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Nikon D850 Fast Start

Lesson 11 of 19

Playback Menu


Nikon D850 Fast Start

Lesson 11 of 19

Playback Menu


Lesson Info

Playback Menu

Okay folks it's time to get into the menu section on this camera and this camera has a very big menu and so this is where the PDF that comes with this class is going to come in handy, what I've done is I've taken all roughly 300 different features and I've listed them all out exactly in the order that they come up in the menu system. I've also put in my recommendations but then on the PDF I also have a second page that doesn't have my recommendations so that you can write in all your own information in here so that you can see it without my recommendations in there and so you can see just a nice clean sheet of everything that's in the menu system on one page. The back part of this PDF has some other recommendations as how I would set the camera up in a variety of situations and we'll get to this later on in the class. But right now what we're going to be doing is we're going to be going through the menu system line item by line item getting your camera set up. So this is where you want...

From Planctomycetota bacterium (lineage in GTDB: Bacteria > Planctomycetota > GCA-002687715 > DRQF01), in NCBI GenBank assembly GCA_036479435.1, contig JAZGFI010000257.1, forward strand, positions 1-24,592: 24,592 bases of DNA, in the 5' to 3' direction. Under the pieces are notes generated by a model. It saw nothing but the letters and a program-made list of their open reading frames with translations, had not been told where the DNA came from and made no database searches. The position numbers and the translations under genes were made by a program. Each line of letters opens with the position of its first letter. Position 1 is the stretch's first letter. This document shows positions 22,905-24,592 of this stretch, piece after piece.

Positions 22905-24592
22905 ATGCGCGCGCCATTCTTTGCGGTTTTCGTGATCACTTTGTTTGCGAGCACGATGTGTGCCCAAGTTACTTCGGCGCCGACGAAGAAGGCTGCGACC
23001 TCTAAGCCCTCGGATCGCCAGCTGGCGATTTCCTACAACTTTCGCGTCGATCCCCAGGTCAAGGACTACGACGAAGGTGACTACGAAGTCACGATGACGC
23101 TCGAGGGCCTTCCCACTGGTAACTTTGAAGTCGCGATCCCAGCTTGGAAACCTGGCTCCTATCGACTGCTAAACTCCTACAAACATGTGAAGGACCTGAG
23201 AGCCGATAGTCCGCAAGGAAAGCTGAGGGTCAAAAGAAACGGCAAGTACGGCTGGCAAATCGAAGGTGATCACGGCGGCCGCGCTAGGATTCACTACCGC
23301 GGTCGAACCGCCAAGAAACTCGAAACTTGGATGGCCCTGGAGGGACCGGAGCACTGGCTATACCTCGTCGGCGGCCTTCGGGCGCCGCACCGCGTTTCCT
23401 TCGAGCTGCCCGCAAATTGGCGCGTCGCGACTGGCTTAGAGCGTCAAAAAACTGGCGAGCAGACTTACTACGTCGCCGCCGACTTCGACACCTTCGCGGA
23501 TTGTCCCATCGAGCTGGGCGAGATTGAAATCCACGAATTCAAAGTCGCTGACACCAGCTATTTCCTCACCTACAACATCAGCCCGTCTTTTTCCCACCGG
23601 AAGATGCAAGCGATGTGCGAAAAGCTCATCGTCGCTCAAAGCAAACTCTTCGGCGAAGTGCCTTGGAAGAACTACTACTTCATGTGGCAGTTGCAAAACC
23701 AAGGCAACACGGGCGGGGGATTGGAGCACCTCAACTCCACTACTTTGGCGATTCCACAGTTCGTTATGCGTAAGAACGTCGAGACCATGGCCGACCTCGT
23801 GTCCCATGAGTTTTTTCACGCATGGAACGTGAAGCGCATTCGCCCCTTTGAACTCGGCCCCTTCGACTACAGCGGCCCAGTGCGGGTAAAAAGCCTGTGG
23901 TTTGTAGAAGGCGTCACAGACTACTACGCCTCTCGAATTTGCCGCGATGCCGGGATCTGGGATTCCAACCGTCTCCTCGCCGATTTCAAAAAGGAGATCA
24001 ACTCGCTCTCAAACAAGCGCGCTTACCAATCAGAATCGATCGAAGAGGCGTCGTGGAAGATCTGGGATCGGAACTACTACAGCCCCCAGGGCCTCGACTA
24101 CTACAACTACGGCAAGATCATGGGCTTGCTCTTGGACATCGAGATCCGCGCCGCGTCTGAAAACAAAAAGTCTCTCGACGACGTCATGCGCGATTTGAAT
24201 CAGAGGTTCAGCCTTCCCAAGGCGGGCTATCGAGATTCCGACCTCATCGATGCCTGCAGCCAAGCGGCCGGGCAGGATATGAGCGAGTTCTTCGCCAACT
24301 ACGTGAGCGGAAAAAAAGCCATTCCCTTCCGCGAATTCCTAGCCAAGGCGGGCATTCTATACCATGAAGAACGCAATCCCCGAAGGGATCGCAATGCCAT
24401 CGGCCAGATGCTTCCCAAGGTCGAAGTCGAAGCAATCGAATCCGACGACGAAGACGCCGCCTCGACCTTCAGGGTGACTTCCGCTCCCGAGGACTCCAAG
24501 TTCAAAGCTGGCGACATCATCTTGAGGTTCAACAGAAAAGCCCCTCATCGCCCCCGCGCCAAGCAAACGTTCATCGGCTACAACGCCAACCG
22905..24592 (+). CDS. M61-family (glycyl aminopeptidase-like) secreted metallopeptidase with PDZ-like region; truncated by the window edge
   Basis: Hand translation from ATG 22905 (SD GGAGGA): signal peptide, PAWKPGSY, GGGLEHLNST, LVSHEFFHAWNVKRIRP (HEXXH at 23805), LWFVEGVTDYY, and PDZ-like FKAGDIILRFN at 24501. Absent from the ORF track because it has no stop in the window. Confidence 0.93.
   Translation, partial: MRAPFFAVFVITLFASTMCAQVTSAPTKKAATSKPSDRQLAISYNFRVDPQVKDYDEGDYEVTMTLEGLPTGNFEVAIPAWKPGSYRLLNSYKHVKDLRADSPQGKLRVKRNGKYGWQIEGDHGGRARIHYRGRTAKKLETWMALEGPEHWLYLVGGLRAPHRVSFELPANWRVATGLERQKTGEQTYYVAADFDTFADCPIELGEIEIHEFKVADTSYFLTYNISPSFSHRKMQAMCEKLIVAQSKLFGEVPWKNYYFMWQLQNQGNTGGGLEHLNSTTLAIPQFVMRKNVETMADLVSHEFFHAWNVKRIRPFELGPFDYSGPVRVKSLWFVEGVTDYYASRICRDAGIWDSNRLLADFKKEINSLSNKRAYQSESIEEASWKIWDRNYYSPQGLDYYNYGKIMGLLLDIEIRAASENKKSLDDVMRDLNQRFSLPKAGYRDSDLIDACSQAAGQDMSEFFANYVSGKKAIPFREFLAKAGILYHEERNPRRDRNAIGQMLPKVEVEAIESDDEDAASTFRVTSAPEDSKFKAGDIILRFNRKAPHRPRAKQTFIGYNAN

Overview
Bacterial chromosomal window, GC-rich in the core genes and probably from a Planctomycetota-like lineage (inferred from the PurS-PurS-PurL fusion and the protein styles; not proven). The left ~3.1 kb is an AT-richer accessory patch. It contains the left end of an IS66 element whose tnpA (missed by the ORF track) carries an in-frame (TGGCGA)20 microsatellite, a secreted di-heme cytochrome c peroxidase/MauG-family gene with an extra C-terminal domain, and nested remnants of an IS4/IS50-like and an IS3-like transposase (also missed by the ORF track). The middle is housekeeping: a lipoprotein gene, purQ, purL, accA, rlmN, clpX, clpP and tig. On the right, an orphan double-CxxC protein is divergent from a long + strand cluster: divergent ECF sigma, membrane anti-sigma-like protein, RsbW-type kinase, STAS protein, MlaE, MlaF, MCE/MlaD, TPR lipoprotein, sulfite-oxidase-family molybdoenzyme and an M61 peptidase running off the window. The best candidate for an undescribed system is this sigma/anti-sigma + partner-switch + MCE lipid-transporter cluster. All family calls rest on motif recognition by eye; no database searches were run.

to have your camera ready to go and following along in class and let's talk about the menu system here. Alright so hitting the menu, you'll instantly see that you have a bunch of different tabs where things are pretty logically organized Nikon's menu system is pretty good in my book and I've seen a lot of menu systems, so things are pretty much where you might expect them in this grouping here. And so we're going to be taking a look through all of these. Now one thing to be aware of is that you will need to navigate using the cross over on the righthand side you can sometimes use the dials or the little joystick as well. One key thing to know about the Nikon menu system is that they can sometimes be a very long line of things in there and so they use a scrollbar to indicate where you are on the page. And so you can't just go to the tab, not see it and go to the next tab looking for the item, you may need to scroll up or scroll down to find your information. In general you'll go to the right to enter and you will go to the left to back out or to cancel whatever particular feature you are in. You can use the touchscreen if you want to scroll up and down and select items, some people like it, some people don't you can use it according to your preferences. If you do see the question mark that indicates that by pressing the question button up there or the lock button also it's going to give you a little bit more information about what's going on on that particular feature. So we're going to start at the top of the list and work our way around. We're going to start off with the playback menu because that is the first item on the list with Nikon. And going through this, first up is delete. Well the camera has a delete button on the back of the camera but if you want to delete selected images or all images, you could do so a little bit more quickly right here. The playback folder which playback folder you are using now the camera normally comes set to the ND850 but I recommend changing it to all. If you happen to move a memory card from a different brand of camera or from a different camera, even a different Nikon camera to this one, you may not see those images if you have it set on ND850 and when you reformat that card you could be deleting photographs that you didn't even know of. And so I think it's safest to leave it at all in most cases. If you want to hide an image and the reason you might want to hide an image is if you're doing a slideshow and there's some images that you just don't want to be a part of the slideshow, you can hide that from being part of a slideshow. We went in here earlier in the class but this is an important thing I think for most people to go into the playback display options, when you go in here you can choose which one of the display screens you can see when you press up and down on the back of the camera when you're playing back an image. The highlight option is going to show you the pixels that are overexposed on your image, this can be very helping in making sure that you are getting the proper exposure. It's not something I like to leave turned on all the time but it's something that's nice to be able to turn on and off when you need it in tricky lighting situations. The camera uses two different memory cards and if you want to shoot in one card and then later install a memory card and copy images over you can go from one card to the other and in here they'll be a simple option of choosing what card you want to start from and where you want to record it to. When you shoot an image, do you want to have the camera show you that image on the back of the camera? Many people who shoot with DSLR's like to do that because then we get to see what the digital version of our scene looks like and so most people are going to leave this turned on but you might want to turn it off if you're doing a timelapse for instance. After you delete an image you can have the camera choose what's the next image it shows, does it show you the previous image that you were looking at or the next image in line. Small little subtlety of a change here, most people just leave it at show next. When you shoot a burst of images, what is the image that you want the camera to go back to? The first image so that you can wheel through the series of images or do you want to have the last image? Some people prefer the first some people prefer the last. Auto image rotation will automatically rotate your images according to the way that you held the camera when your images are downloaded on the computer. This is going to save a lot of time, it's something that most cameras do these days but there are a few cases where you may want to turn this off, perhaps if you're shooting straight up or straight down, the camera has a hard time picking up that orientation in that system. For rotating tall this is how the images are going to be displayed on the back of the camera, my preference is to go with rotate tall off because it's very easy to rotate the camera so that you can see the biggest image possible, this is going to make it easiest for you to see that image. If you're going to be working on a slideshow on the TV or something you may want to leave the rotate tall turned on but for most people, turn it off so that it uses the entire image area. You can hook your camera up to a variety of monitors and TVs so that you can do slideshows, this is going to jump into a submenu in here where you can start the slideshow and you can select which images are going to be shown, movies, stills, both. And you can choose the interval between those, it goes anywhere from two to ten seconds as well, so if you want to hook up an impromptu slideshow you can do so right here in the camera. If you have the camera's wifi, bluetooth system turned on you can select an image just to automatically send over to the smart device in this case. And so you can either have the camera set up to automatically send across or you can have it set up just to send when you select an image to go across and this might be the smarter option because if you shoot very much it takes a long time to send those photos across the bluetooth or the wifi system onto a smart device and so if you can narrow it down to just the images that are most important to you, it's probably going to make things a little bit quicker to work with.